The src family of kinases (SFKs), including c-Src, Fyn, Yes, Lck, Lyn, Hck, Fgr and Blk, have been widely implicated in the pathogenesis of cancer [1]. Being pleiotropic, SFKs are involved in a number of different cellular activities such as regulation of cell growth, survival, adhesion, cytoskeletal remodeling and motility. Therefore, it is not surprising that aberrant activation of SFKs affects various aspects of tumor development and progression [2]. Consequently, substantial efforts have been made to develop drugs targeting these proteins, resulting in several FDA-approved drugs including imatinib, dasatinib and nilotinib, and a few in clinical trials such as saracatinib and bosutinib. While these SFK inhibitors have generally been well-tolerated with limited toxicity and good efficacy in hematological malignant diseases, efficacy in phase II clinical trials in different solid tumor indications have been modest. For example, multiple phase II clinical trials on dasatinib showed clinical benefit in less than a quarter of patients with breast cancer, prostate cancer or melanoma, and no measurable benefit in patients with small cell lung cancer or metastatic colorectal cancer; results with saracatinib and bosutinib were even more disappointing (reviewed in [3]. The reason for the failure of SFK inhibitors is unclear, but recent studies provide useful clues that might help in the design of future studies and subsequent improved clinical results.

One of the critical issues in the clinical development of SFK inhibitors is the lack of biomarkers to identify patients most likely to respond to such therapy. Our recent preclinical study using breast cancer cell line models showed that responsiveness to the SFK inhibitor PP2 depended on the level of expression or activation of SFKs [4]. This underscores the importance of identifying patients who have tumors with activated SFK signaling since they are more likely to benefit from SFK inhibitors. Second, SFK members may have opposing effects in different cancers. For example, a recent study in a breast cancer model demonstrated that knockdown of Fyn or Yes led to enhanced expression of Claudin-2, thereby reducing liver metastasis, whereas inhibition of Lyn (another member of the SFKs) resulted in reduced Claudin-2 expression with consequent increased liver metastasis [5]. This suggests that, due to the contradictory effects of some members of SFKs, the clinical efficacy of non-selective SFK inhibitors may be compromised, highlighting the need for the development of more specific agents.

It is clear that the tumor microenvironment (TME), which includes the cancer cells, blood vessels, the extracellular matrix (ECM), stromal cells, fibroblasts, immune cells, periocytes and adiposites, has a major impact on cancer pathogenesis. The immune cells in the TME include T and B lymphocytes, natural killer cells and tumor-associated macrophages (TAM). In many solid tumors, the presence of immune system cells favoring strong cell-mediated immune responses, such as CD8+ T cells and CD4+ T helper1 cells, is associated with good prognosis. On the other hand, the infiltration of tumors with TAM or B cells leads to pro-tumorigenic microenvironment, resulting in increased tumor burden and a consequent poor prognosis [6]. The SFKs play crucial roles in the development of host immune responses: Development and activation of T lymphocytes, natural killer cells, macrophages and dendritic cells is enhanced by increased expression or activation of SFKs (reviewed in [2]). It is therefore plausible to suggest that the use of non-specific SFK inhibitors in the treatment of malignancies may come at a price of inhibiting host immune resistance against tumor cells, and may even render patients vulnerable to infections. Indeed, a study focused on treatment of chronic myelogenic leukemia (CML) with dasatinib (SFK inhibitor) showed that these patients developed marked immunosuppression, involving T lymphocytes and NK cells [7]. Such adverse SFK inhibitor-mediated suppression of the host immunity again underlines the need for specific SFK inhibitors.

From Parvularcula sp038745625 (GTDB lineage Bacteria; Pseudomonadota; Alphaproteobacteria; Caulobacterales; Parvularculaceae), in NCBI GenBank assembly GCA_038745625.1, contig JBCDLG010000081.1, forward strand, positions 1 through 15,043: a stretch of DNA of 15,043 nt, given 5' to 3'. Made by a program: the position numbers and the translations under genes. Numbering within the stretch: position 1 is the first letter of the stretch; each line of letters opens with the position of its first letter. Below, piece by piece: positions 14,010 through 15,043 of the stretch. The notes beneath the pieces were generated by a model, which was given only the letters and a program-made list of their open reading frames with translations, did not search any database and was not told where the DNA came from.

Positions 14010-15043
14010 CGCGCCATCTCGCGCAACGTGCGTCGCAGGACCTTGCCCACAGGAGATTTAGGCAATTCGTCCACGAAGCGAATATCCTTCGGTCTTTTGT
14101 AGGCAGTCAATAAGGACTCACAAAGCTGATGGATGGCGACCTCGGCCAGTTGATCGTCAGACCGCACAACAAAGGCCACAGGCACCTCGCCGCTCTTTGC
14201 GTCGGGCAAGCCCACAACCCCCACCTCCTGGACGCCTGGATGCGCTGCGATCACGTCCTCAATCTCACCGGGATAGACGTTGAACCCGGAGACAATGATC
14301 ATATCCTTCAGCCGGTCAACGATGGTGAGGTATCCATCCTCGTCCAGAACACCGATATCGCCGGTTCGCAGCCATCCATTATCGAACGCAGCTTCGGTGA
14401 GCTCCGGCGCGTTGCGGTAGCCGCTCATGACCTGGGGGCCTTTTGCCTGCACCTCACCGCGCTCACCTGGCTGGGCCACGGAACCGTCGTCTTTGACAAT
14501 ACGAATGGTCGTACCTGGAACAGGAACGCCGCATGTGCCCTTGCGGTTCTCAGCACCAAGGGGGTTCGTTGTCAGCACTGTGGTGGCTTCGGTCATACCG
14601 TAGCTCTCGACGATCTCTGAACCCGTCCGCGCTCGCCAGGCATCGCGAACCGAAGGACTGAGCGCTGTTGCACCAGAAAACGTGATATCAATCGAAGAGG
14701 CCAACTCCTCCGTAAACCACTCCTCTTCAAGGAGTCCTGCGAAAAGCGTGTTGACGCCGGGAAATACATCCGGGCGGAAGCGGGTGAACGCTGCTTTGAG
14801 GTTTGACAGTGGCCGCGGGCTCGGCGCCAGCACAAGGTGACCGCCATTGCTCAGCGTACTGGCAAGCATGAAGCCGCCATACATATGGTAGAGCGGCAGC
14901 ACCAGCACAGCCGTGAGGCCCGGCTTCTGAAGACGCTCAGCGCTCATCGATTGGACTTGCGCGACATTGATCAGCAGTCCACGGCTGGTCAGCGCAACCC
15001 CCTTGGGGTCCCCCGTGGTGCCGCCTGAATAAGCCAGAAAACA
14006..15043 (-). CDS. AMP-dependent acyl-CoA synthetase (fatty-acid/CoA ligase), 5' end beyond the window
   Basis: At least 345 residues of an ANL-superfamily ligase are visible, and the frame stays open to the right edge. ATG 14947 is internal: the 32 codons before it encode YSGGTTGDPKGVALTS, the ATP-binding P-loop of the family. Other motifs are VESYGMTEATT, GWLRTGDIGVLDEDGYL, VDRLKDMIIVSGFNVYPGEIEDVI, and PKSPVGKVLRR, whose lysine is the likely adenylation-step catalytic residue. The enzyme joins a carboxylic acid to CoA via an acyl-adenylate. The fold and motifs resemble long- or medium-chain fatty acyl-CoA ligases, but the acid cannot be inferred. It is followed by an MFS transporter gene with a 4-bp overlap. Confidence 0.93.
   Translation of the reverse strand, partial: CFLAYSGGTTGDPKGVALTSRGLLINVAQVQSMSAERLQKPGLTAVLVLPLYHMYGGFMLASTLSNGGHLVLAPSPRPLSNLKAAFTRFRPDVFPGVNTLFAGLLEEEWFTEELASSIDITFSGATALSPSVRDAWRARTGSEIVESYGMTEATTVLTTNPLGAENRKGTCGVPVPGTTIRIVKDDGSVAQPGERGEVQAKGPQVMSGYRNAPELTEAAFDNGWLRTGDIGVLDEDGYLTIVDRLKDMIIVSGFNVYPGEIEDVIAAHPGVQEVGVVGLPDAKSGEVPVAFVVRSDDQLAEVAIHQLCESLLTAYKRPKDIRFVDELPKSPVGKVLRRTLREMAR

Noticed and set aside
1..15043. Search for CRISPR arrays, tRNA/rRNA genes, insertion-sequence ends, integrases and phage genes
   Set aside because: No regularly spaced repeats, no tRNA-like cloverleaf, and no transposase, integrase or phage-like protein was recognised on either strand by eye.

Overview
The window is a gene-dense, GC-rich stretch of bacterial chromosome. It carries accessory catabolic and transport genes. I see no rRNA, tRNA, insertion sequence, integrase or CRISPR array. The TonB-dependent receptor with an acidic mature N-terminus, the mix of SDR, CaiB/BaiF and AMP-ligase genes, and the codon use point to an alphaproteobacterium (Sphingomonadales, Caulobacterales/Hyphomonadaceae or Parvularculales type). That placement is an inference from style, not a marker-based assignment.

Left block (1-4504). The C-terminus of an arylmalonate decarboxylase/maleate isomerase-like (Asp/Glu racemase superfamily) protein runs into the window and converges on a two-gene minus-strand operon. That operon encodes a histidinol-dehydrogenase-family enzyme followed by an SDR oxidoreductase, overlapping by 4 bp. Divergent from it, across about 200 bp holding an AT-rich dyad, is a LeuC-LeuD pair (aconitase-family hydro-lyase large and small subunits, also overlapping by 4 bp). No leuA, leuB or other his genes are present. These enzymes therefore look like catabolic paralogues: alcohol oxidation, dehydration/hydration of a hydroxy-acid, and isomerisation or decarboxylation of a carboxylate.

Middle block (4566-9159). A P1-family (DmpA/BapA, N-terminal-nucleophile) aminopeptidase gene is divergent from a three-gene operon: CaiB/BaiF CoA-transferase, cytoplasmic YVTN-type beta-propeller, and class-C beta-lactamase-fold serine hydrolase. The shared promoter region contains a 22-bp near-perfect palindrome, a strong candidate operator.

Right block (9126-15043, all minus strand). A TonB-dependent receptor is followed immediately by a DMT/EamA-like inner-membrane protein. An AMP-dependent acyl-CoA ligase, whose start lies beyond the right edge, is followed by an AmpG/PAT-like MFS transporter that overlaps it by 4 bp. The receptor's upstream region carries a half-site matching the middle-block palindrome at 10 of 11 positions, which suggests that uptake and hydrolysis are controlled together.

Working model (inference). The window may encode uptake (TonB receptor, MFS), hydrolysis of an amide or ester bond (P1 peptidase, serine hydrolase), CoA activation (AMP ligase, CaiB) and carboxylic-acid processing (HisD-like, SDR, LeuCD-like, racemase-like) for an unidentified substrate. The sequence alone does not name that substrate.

While SFK inhibitors administered in combination with other agents may show that these drugs have synergistic effects, a recent study showed that sequential treatment involving chemotherapy followed by SFK inhibitors lead to improved efficacy [8]. In a recent report Goldman et al showed that simultaneous administration of SFK inhibitor and taxane is less effective than sequential treatment where SFK inhibitor was administered following taxane therapy. This improved outcome may result from chemotherapy-induced adaptive phenotypic changes in cancer cells rendering them more vulnerable to treatment with SFK inhibitors [8]. This method, if consistently reproduced, may be a useful translational strategy for the management of cancer using SFK inhibitors.


  • 1. Zhang S and Yu D. Trends Pharmacol Sci. 2012; 33:122-128. [PubMed]
  • 2. Elias D and Ditzel H J. Pharmacol Res. 2015; 100:250-254. [PubMed]
  • 3. Mayer E L and Krop I E. Clin Cancer Res. 2010; 16:3526-3532. [PubMed]
  • 4. Elias D, et al. Oncogene. 2015; 34:1919-1927. [PubMed]
  • 5. Tabaries S, et al. Oncotarget. 2015; 6:9476-9487. [PubMed]
  • 6. Schreiber RD, et al. Science. 2011; 331:1565-1570. [PubMed]
  • 7. Kreutzman A, et al. Leukemia. 2011; 25:1587-1597. [PubMed]
  • 8. Goldman A, et al. Nat Commun. 2015; 6:6139 [PubMed]